American Baseball

Overview

Organized baseball from the establishment of the National Commission in 1903 to the period of national expansion in the 1950s and 1960s—buffeted by the winds of two world wars and a Great Depression—is chronicled here in colorful detail.

The glories of the Silver Age—Ty Cobb's record-setting, Ed Walsh's pitching innovations, Tinker-to-Evers-to-Chance fielding orchestration—might have been eclipsed by World War I and the 1919 "Black Sox" scandal. Instead, the Roaring Twenties ...

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Overview

Organized baseball from the establishment of the National Commission in 1903 to the period of national expansion in the 1950s and 1960s—buffeted by the winds of two world wars and a Great Depression—is chronicled here in colorful detail.

The glories of the Silver Age—Ty Cobb's record-setting, Ed Walsh's pitching innovations, Tinker-to-Evers-to-Chance fielding orchestration—might have been eclipsed by World War I and the 1919 "Black Sox" scandal. Instead, the Roaring Twenties boomed for baseball as well as the stock market. Baseball stars like Babe Ruth rivaled movie stars like Valentino, and baseball managers like Barrow, McGraw, and Mack were as famous as Hollywood directors like DeMille.

Professional baseball weathered the Depression and World War II, partly thanks to the introduction of night games. Electronic communication, first radio and then television, hurt the already crippled minor leagues but helped the majors. The electronic media also magnified the impact of stardom, both in its rewards and in its psychic costs. Branch Rickey was a step ahead of the civil rights movement when he signed Jackie Robinson in 1946, starting a quick influx of black and Hispanic players.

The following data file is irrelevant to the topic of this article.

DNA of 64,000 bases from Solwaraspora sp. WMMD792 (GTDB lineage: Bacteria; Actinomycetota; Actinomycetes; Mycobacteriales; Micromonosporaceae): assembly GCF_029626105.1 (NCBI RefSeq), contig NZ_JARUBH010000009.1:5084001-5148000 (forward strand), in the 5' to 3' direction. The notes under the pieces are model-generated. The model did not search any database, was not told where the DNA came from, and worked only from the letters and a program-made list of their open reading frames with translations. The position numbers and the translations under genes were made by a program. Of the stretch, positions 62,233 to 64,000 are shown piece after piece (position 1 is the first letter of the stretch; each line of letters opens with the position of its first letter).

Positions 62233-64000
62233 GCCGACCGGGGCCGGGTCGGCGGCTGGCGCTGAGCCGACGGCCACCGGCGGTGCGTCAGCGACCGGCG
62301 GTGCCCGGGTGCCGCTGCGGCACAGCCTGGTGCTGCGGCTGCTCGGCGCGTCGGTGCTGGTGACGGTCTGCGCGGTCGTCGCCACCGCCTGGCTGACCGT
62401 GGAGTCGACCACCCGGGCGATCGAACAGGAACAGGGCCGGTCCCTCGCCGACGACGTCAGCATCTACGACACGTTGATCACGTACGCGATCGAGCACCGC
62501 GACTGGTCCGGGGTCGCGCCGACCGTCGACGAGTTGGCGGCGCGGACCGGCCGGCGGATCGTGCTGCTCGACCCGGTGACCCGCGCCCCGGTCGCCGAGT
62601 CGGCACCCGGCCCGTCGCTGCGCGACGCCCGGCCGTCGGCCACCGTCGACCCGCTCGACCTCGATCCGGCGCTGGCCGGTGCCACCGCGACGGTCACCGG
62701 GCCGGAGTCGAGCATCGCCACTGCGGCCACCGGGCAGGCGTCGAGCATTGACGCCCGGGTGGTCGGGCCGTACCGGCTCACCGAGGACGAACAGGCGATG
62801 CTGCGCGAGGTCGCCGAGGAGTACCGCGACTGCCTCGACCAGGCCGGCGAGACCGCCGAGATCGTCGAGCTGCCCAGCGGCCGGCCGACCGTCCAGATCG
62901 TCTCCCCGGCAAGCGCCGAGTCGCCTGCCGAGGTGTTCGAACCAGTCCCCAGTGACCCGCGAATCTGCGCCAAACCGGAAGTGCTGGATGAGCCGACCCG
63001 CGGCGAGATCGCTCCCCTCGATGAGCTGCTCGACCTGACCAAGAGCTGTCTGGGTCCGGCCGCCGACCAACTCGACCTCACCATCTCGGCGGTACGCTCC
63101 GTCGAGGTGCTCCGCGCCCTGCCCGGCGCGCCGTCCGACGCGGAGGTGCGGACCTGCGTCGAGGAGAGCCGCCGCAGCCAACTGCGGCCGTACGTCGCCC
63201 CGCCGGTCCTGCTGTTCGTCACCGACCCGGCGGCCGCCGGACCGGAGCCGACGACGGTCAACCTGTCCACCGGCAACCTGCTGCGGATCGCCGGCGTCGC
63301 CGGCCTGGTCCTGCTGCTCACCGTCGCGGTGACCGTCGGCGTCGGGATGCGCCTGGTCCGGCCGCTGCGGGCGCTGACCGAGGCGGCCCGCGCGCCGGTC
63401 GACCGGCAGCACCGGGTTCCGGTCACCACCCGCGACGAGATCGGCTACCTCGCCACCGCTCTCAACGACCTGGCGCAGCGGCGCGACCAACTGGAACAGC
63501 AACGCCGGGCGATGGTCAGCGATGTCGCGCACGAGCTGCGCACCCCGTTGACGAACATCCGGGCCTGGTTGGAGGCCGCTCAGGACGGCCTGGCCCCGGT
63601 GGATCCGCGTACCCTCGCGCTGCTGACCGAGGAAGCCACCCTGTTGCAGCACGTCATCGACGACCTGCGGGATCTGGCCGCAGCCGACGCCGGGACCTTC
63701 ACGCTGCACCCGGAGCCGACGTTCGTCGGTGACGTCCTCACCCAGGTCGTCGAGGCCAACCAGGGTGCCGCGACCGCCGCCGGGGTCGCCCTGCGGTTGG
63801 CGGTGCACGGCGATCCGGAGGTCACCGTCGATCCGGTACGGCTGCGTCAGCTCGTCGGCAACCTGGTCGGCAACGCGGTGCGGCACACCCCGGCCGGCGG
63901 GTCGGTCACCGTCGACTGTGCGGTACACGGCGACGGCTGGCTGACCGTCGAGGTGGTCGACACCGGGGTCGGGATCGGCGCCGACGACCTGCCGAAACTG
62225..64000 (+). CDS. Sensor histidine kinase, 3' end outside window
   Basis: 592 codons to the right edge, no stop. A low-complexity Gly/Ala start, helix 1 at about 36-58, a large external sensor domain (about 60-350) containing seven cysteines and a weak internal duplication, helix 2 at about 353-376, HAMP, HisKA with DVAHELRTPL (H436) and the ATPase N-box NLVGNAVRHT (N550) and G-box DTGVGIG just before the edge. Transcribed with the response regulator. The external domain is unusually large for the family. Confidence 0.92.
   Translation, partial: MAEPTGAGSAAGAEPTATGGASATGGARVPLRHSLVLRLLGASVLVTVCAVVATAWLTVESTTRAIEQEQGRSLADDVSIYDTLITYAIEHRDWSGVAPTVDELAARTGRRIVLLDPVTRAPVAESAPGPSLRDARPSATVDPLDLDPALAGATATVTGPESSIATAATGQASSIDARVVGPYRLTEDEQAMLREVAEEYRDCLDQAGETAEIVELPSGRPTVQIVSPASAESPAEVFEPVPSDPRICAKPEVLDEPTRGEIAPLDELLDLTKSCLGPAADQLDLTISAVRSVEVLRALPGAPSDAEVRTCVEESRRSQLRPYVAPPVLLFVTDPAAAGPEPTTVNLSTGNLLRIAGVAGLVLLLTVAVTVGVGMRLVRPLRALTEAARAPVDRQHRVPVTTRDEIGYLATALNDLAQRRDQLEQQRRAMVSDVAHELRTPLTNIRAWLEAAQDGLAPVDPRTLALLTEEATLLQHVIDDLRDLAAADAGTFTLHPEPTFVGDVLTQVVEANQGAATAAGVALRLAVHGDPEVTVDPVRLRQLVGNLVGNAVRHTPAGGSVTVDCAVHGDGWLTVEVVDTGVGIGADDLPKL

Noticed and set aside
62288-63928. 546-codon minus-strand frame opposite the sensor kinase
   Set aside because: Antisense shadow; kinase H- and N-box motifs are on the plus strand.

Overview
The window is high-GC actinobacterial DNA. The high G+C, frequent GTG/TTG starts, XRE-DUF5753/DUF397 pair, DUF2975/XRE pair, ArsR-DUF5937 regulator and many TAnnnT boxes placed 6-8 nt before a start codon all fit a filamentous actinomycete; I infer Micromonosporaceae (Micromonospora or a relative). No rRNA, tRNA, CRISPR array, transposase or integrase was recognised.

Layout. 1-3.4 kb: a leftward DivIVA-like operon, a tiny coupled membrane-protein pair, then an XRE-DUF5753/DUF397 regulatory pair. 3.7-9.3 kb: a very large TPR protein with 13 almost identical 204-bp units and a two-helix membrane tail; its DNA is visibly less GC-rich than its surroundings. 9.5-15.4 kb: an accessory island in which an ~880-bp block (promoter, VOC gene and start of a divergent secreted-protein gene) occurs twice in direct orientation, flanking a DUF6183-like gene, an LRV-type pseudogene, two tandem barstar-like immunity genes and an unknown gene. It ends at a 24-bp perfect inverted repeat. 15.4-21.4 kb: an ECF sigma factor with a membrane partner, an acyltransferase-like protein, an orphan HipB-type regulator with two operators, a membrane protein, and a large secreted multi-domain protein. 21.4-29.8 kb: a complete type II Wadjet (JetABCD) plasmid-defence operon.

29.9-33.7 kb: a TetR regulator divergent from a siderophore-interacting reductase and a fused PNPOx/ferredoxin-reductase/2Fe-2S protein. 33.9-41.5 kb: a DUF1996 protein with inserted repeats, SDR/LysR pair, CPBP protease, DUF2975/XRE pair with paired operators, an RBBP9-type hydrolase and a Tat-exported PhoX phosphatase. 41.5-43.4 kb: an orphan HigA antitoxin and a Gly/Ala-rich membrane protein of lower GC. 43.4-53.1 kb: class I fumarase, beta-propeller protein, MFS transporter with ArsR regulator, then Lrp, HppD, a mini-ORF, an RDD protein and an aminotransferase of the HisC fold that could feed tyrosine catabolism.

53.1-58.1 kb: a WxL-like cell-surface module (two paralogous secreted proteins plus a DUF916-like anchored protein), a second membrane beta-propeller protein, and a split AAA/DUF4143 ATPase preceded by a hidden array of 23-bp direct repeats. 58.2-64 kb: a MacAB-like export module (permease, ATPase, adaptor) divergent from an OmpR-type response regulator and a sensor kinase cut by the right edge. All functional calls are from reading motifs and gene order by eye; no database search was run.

Desegregation brought some strains, as author Voigt recounts, but fewer than did the advent of successful unionization. Growing pains resulted from rapid league expansion into the burgeoning cities of the Far West and South.

Constantly accelerating social and economic change, characteristic of the United States in the 20th century, is mirrored in the history of its National Pastime.

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Product Details

  • ISBN-13: 9780806109046
  • Publisher: University of Oklahoma Press
  • Publication date: 1/1/1966

Meet the Author

David Quentin Voigt has written five books on baseball history, plus American’s Leisure Revolution on the sociology of leisure and sport. After earning an M.A. in American history at Columbia and a Ph.D. in social science at Syracuse, Dr. Voigt returned to his hometown of Reading, PA, as Professor of Sociology and Anthropology at Albright College.

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Table of Contents

Foreword ix
Photo Credits xii
Acknowledgments xiii
Introduction: American Baseball at Mid-Century xv
I The Postwar Era
1 The Postwar Campaigns: The American League 3
2 The Postwar Campaigns: The National League 24
Pofile Jackie Robinson, Equalitarian 44
3 Born Out of Time: Players of the Postwar Era 52
4 Postwar Potpourri 79
II The Expansion Era
5 Plastic Baseball 111
Profile Walter O'Malley, Expansionist 125
6 Expansion Baseball: The National League 134
7 Expansion Baseball: The American League 171
Profile Marvin Miller, Emancipator 205
8 A New Breed of Ballplayers 217
9 Living the Dream 258
10 Fans, Owners, and Other Non-Players 282
11 New Vistas for Baseball 314
12 Or, Striking Out in the 'Eighties? 335
Notes 360
Bibliography 375
Index 393
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